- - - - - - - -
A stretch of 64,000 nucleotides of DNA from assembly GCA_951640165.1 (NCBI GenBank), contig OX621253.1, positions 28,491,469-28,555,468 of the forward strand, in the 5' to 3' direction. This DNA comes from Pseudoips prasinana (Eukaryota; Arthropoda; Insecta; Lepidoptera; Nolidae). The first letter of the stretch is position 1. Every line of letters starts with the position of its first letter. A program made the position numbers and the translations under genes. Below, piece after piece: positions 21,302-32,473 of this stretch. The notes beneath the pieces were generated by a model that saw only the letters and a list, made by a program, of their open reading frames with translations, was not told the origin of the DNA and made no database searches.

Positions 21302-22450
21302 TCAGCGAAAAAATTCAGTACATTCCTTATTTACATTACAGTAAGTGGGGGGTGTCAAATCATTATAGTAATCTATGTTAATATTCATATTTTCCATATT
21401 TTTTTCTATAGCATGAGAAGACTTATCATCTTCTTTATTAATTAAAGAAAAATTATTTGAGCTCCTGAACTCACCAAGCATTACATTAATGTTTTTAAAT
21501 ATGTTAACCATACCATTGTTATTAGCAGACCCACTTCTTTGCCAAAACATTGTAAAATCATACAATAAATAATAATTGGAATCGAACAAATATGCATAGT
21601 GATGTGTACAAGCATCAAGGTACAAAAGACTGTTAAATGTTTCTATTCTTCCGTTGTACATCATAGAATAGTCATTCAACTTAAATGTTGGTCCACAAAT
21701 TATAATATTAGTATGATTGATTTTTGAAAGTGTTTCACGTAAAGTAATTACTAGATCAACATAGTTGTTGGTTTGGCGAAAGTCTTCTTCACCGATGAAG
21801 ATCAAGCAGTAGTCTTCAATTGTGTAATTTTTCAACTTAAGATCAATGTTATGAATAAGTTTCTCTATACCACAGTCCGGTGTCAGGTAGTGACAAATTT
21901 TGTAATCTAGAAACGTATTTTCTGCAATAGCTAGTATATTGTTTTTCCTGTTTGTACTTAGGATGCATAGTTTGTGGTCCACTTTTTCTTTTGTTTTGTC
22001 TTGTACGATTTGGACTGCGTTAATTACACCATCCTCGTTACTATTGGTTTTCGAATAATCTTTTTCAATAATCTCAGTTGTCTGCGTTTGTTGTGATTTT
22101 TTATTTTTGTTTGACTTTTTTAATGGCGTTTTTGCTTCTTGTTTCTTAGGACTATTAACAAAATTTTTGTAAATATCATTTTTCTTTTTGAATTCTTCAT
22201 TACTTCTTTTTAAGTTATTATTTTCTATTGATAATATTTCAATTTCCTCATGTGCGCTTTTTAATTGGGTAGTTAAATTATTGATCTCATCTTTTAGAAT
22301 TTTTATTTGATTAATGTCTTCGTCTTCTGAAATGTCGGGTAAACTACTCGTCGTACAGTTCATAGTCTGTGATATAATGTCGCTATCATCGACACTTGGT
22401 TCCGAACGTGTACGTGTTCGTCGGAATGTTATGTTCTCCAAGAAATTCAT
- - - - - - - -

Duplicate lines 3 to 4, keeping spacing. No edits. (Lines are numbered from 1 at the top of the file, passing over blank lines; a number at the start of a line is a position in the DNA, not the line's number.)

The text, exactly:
21302 TCAGCGAAAAAATTCAGTACATTCCTTATTTACATTACAGTAAGTGGGGGGTGTCAAATCATTATAGTAATCTATGTTAATATTCATATTTTCCATATT
21401 TTTTTCTATAGCATGAGAAGACTTATCATCTTCTTTATTAATTAAAGAAAAATTATTTGAGCTCCTGAACTCACCAAGCATTACATTAATGTTTTTAAAT